]]]]]]]]]]]]]]    On the nature of mathematical proofs     [[[[[[
                        By Joel E. Cohen              (2/24/1989)

[From R.L. Weber, compiler, and E. Mendoza, editor, A Random Walk
In Science (New York: Crane, Russak & Co. Inc., 1973), pp. 34-36.
This piece is condensed from Opus, May 1961]

          Kindly uploaded by Freeman 10602PANC

   Bertrand Russell has  defined  mathematics as  the  science in
which we never know what we  are talking about or whether what we
are saying is  true.  Mathematics has been  shown to apply widely
in many other scientific fields.   Hence most other scientists do
not know  what they  are talking about  or whether  what they are
saying   is  true.    Thus   providing  a   rigorous   basis  for
philosophical  insights   is  one   of  the   main  functions  of
mathematical proofs.
   To illustrate the various methods  of proof we give an example
of a logical system.


Lemma 1.  All horses are the same colour (by induction).

Proof.  It is obvious that one  horse is the same colour.  Let us
assume the proposition P(k) that k horses are the same colour and
use this to imply  that k + 1 horses  are the same colour.  Given
the set of k + 1 horses,  we remove one horse; then the remaining
k horses are  the same colour, by  hypothesis.  We remove another
horse and  replace the  first; the  k horses,  by hypothesis, are
again the same colour.  We repeat this until by exhaustion the
k  + 1  sets of  k horses  have each  been shown  to be  the same
colour.   It follows  then  that since  every  horse is  the same
colour as every other horse, P(k) entails P(k + 1).  But since we
have shown P(1) to  be true, P is  true for all succeeding values
of k, that is, all horses are the same colour.

Theorem 1.  Every  horse has an infinite  number of legs.  (Proof
by intimidation).

Proof.  Horses have an even number of legs.  Behind they have two
legs and  in front  they have  fore legs.   This makes  six legs,
which is certainly  an odd number  of legs for  a horse.  But the
only number  that is  both odd  and even  is infinity.  Therefore
horses have an infinite number of legs.  Now to show that this is
general, suppose  that somewhere there  in a horse  with a finite
number of legs.  But that is a  horse of a another colour, and by
the lemma that does not exist.

Corollary 1.  Everything is the same colour.

Proof.  The proof of lemma 1 does not depend at all on the nature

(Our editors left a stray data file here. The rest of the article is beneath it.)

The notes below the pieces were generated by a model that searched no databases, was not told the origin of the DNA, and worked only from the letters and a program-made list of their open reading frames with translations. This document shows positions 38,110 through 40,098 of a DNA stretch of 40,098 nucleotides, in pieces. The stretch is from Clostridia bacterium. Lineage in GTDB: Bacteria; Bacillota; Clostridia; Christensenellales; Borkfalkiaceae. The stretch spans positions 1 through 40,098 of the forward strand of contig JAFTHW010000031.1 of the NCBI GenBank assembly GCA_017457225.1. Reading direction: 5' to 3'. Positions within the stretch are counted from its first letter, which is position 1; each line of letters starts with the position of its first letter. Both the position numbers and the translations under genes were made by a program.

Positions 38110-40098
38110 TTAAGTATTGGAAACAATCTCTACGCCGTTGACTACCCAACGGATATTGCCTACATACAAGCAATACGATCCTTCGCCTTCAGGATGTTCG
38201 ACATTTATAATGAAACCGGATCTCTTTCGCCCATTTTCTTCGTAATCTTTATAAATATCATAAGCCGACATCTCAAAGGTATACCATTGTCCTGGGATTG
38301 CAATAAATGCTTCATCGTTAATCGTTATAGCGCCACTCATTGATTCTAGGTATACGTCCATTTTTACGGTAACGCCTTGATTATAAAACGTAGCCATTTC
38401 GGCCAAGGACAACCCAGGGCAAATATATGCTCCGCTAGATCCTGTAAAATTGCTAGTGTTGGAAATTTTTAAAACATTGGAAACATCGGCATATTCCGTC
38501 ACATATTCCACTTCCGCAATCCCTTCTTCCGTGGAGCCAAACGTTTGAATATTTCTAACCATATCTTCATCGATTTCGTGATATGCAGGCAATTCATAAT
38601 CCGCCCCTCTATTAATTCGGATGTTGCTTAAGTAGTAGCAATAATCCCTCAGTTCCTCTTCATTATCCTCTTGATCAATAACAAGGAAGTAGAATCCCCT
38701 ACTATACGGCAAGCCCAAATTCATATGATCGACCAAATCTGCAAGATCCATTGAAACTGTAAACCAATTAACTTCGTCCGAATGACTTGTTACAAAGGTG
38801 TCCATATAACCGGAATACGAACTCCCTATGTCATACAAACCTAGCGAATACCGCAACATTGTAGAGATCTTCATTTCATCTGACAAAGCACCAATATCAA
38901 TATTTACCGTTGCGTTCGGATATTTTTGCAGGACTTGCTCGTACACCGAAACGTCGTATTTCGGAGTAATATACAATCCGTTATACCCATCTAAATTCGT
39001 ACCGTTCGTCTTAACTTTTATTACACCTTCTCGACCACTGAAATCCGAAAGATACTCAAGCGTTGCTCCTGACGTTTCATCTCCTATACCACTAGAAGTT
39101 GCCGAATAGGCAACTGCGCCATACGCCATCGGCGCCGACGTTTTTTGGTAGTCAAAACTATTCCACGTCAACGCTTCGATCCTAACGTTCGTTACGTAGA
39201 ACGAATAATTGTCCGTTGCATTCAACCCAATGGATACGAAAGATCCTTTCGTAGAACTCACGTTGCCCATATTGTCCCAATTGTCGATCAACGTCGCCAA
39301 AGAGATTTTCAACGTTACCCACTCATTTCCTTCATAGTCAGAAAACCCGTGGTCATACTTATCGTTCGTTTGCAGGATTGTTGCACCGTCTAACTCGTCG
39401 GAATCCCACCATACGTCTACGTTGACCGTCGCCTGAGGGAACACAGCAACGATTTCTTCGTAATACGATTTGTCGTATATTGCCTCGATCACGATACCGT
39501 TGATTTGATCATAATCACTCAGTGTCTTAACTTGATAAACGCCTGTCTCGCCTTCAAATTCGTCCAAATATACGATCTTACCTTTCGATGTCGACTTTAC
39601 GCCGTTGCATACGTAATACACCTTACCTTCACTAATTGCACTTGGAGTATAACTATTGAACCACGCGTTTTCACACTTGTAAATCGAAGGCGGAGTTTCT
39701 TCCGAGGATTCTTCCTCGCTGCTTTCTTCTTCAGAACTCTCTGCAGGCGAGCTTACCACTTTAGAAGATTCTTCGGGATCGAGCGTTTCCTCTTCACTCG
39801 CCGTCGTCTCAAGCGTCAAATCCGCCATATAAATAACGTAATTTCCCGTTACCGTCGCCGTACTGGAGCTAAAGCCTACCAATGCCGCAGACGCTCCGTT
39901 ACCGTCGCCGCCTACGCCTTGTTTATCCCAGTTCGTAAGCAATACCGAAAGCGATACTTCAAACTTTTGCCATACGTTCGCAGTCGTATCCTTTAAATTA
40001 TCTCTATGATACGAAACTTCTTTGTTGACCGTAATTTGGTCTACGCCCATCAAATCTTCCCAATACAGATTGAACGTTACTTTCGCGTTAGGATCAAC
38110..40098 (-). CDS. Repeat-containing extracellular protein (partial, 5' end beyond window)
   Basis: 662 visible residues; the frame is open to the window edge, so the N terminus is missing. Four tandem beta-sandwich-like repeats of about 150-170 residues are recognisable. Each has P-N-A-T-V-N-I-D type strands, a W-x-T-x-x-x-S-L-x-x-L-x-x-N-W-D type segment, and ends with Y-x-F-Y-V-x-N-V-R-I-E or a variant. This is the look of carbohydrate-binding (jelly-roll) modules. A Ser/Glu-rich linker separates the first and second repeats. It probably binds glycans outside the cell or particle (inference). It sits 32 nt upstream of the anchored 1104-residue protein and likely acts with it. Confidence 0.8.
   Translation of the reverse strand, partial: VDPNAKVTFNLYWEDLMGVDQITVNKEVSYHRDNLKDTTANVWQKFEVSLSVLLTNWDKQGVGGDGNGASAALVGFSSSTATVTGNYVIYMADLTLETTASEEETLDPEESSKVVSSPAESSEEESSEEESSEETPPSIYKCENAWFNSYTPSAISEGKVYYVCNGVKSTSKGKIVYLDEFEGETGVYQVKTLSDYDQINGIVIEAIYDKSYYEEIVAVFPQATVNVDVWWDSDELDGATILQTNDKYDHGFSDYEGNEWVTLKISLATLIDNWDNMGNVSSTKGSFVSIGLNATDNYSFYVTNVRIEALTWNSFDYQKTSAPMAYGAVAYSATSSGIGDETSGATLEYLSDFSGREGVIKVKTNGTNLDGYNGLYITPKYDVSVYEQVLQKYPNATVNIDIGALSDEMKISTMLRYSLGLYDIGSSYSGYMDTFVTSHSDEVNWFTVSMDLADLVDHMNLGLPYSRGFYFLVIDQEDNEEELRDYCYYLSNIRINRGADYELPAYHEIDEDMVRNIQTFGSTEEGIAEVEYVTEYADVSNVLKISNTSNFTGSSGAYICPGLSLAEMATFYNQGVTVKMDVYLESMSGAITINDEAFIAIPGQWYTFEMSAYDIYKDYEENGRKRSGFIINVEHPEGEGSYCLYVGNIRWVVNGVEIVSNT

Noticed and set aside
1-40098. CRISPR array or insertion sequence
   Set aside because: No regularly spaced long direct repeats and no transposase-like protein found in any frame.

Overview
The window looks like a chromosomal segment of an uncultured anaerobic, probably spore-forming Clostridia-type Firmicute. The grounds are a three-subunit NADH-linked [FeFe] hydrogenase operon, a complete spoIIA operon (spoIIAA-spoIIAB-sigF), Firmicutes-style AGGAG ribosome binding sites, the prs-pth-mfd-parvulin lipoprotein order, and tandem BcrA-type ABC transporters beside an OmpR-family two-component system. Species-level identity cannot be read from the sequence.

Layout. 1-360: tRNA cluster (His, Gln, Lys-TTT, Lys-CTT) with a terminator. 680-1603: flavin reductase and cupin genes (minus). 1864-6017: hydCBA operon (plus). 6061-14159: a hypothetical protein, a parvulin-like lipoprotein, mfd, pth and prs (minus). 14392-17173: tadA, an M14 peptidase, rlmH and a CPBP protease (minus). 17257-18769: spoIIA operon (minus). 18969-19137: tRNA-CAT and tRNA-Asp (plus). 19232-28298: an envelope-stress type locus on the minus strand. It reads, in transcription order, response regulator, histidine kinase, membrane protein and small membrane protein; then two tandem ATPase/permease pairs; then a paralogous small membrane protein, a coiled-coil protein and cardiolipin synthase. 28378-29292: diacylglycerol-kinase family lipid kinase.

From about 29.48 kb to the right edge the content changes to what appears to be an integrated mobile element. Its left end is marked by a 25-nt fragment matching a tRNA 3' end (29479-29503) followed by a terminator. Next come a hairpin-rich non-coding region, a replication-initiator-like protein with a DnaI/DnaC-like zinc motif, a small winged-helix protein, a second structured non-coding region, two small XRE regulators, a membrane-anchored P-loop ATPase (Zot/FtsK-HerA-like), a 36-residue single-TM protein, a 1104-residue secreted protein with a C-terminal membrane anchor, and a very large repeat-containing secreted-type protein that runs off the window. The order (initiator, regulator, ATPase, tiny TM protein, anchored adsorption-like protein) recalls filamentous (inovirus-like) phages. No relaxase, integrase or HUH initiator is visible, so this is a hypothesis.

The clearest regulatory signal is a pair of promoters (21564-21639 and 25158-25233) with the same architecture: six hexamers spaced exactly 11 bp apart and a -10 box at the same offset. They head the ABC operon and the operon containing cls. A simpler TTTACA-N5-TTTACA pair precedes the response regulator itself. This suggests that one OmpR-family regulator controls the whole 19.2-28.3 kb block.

of  the  object  under   consideration.   The  predicate  of  the
antecedent of the universally-quantified  conditional `For all x,
if x is a horse, then x  is the same colour,' namely `is a horse'
may  be  generalized  to  `is  anything'  without  affecting  the
validity of the proof; hence, `for all  x, if x is anything, x is
the same colour.

Corollary 2.  Everything is white.

Proof.  If a sentential formula in  x is logically true, then any
particular substitution  instance of it  is a  true sentence.  In
particular then: `for all  x, if x is an  elephant, then x is the
same colour' is true.  Now  it is manifestly axiomatic that white
elephants  exist (for  proof  by blatant  assertion  consult Mark
Twain `The Stolen White  Elephant').  Therefore all elephants are
white.  By corollary 1 everything is white.

Theorem  2.  Alexander  the Great  did  not exist  and he  had an
infinite number of limbs.

Proof.  We prove  this theorem in  two parts.  First  we note the
obvious  fact  that   historians  always  tell   the  truth  (for
historians always take  a stand, and  therefore they cannot lie).
Hence we have  the historically true  sentence, `If Alexander the
Great existed,  then he rode  a black horse  Bucephalus.'  But we
know by  corollary 2 everything  is white;  hence Alexander could
not  have ridden  a  black horse.   Since  the consequent  of the
conditional  is false,  in order  for the  whole statement  to be
true, the  antecedent must be  false.  Hence  Alexander the Great
did not exist.

   We have  also the  historically true  statement that Alexander
was warned by an oracle that he  would meet death if he crossed a
certain river.  He had two legs; and `fore-warned is four-armed.'
This gives him six  limbs, an even number,  which is certainly an
odd number of limbs for a man.  Now the only number which is even
and odd  is infinity; hence  Alexander had an  infinite number of
limbs.   We have  thus proved  that Alexander  the Great  did not
exist and that he had an infinite number of limbs.
   It is not  thought that there  are not other  types of proofs,
which in print shops are recorded  on proof sheets.  There is the
bullet proof and the proof of  the pudding.  Finally there is 200
proof,  a  most  potent spirit  among  mathematicians  and people

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